Borntoolate

What I learned from 2 Days With Brian

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22 hours ago, SReynolds said:

May I ask? Why did you mention you want your heat above the metal in your list?

A new Brian Technique? 

I don't think it was a new technigue but rather a basic.   it was really just about having the metal totally surrounded by heat both top and bottom.   I was at times laying the metal on top of the heat but not necessarily immersing the metal in heat all around.  Or not getting enough fuel hot enough all around.   

The golden flame was something Brian mentioned and I think it means that you have good conditions for high heat without too much O2 but enough to make things heat fast.    The golden flame was noticeable.

22 hours ago, SReynolds said:

May I ask? Why did you mention you want your heat above the metal in your list?

A new Brian Technique? 

also, I am very frugal.   So I was cranking on the blower in a minimalist way rather than an effective way.   It used to to take too long to get things hot.   He was more telling me to make it very hot very fast rather than be frugal which wastes time and is frankly annoying.

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My take is that mathematically the integral of ( knowledge divided mankind) from one to many equals zero,  or "more and more know less and less until everyone knows nothing"

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Not that I'm an expert, but different colors of flame will happen with different solid fuels as well as what is being heated in them.... (coal) based ones that is.. soft coal  when the fire is soft (all green coal has coked) the flame will stay a blue till you start to approach welding heat with steel then it will turn to a orangy yellow..   It's one of the signs you are approaching welding heat.. When using a borax based welding flux it will change color a little sooner but still same deal.. Otherwise for general forging it will stay the blue color as long as it has good coke to add..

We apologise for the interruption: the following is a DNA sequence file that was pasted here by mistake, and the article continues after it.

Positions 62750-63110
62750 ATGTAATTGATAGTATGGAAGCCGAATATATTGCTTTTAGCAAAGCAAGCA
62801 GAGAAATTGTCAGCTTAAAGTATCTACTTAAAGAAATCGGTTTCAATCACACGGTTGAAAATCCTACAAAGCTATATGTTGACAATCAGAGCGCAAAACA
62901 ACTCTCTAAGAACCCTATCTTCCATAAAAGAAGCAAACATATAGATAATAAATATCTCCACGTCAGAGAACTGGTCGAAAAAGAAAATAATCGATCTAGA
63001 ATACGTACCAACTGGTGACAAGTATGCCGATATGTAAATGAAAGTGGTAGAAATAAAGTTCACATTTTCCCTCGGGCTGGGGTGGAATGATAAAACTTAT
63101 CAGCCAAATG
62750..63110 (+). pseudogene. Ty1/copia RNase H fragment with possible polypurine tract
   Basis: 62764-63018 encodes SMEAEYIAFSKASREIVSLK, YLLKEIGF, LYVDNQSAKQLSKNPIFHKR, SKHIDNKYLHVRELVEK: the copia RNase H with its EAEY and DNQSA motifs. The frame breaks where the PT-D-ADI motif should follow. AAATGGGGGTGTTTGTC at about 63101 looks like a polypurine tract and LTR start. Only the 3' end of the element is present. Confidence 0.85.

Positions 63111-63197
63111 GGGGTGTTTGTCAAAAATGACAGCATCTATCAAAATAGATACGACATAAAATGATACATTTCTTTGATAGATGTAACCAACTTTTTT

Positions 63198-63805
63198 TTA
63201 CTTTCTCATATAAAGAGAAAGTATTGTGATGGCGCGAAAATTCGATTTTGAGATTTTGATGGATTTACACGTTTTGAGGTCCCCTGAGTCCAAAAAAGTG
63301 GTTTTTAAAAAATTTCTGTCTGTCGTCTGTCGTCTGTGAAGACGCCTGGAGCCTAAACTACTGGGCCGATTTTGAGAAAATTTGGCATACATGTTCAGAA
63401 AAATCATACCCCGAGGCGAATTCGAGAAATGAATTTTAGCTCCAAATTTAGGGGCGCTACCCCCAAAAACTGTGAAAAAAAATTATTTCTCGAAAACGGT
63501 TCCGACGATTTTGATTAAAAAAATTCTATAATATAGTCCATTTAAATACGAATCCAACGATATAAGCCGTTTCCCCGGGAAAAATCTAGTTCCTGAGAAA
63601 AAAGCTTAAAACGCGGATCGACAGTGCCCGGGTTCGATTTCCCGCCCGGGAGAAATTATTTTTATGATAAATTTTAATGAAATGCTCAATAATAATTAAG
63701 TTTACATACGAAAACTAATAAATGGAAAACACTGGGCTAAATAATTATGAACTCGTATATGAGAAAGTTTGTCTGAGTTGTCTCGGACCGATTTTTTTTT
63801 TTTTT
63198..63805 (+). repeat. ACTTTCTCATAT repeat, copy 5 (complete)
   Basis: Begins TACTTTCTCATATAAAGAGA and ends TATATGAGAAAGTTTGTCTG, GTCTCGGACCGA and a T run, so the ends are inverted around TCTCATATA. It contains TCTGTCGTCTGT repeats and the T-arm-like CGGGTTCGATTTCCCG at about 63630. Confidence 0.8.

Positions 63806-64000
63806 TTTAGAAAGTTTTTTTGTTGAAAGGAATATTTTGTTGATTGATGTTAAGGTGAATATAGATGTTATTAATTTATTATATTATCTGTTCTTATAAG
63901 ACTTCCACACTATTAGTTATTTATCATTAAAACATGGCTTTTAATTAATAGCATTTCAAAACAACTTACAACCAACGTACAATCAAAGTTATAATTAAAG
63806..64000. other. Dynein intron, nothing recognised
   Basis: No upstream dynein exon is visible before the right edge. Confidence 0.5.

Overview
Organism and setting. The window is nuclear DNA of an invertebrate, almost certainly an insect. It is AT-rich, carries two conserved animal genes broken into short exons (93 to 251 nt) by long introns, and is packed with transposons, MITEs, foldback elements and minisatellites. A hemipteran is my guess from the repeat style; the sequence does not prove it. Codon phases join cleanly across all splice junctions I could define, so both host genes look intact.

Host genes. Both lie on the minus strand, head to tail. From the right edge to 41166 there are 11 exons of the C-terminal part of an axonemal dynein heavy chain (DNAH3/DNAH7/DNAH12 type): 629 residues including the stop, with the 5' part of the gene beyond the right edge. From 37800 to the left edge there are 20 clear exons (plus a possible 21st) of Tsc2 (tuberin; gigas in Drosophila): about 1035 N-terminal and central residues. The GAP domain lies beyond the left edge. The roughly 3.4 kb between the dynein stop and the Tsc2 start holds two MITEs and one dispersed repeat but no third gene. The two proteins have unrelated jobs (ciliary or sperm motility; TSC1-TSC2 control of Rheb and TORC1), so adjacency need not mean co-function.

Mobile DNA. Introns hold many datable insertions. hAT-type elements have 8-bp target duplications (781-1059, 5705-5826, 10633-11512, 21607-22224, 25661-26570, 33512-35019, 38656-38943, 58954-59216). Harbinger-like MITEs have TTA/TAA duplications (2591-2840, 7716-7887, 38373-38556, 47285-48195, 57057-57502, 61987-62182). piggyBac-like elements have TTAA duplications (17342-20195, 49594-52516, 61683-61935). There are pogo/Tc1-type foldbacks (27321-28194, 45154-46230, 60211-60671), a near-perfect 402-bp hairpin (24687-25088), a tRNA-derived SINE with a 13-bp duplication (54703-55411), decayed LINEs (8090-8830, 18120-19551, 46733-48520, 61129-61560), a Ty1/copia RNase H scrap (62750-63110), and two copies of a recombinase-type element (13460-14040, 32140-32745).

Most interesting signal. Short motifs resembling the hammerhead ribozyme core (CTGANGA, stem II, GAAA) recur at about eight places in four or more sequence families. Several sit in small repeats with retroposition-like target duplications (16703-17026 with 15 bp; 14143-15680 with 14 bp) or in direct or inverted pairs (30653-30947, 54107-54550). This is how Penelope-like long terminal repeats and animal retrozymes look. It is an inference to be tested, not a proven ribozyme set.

While fire management is a tough one to teach over the internet it is one of the most important with a soft coal forge..  Since I'm old school I still bank up my fire with the project in mind and then use it and feed it as need be.. Of course if I'm doing a lot of welding the coal piled up around the heart of the fire will be dramatically larger as it then becomes a fuel eating machine as the green coal cokes and gets fed into the fire vs making smaller nails or such..  

So, as to where the best heat is depends a lot on what one does with the fuel and how it's fed into the fire as well as how much blast, and also how many fines are in the fire.. 

Lots of people love to hear the fire and blowing dust and such out of it... This is all well and good if there are not many fines as the air will work it's way pretty much straight up. But if there are fines it will choke off the airflow directly above and push this airflow towards the sides and next you know you have a fire that is a whopper and then have to contain it with water or rebank the green coal.. 

 

Simple answer is it depends on fuel, type of fuel and quality of fuel..  Well thats not quite so simple anymore.. :) 

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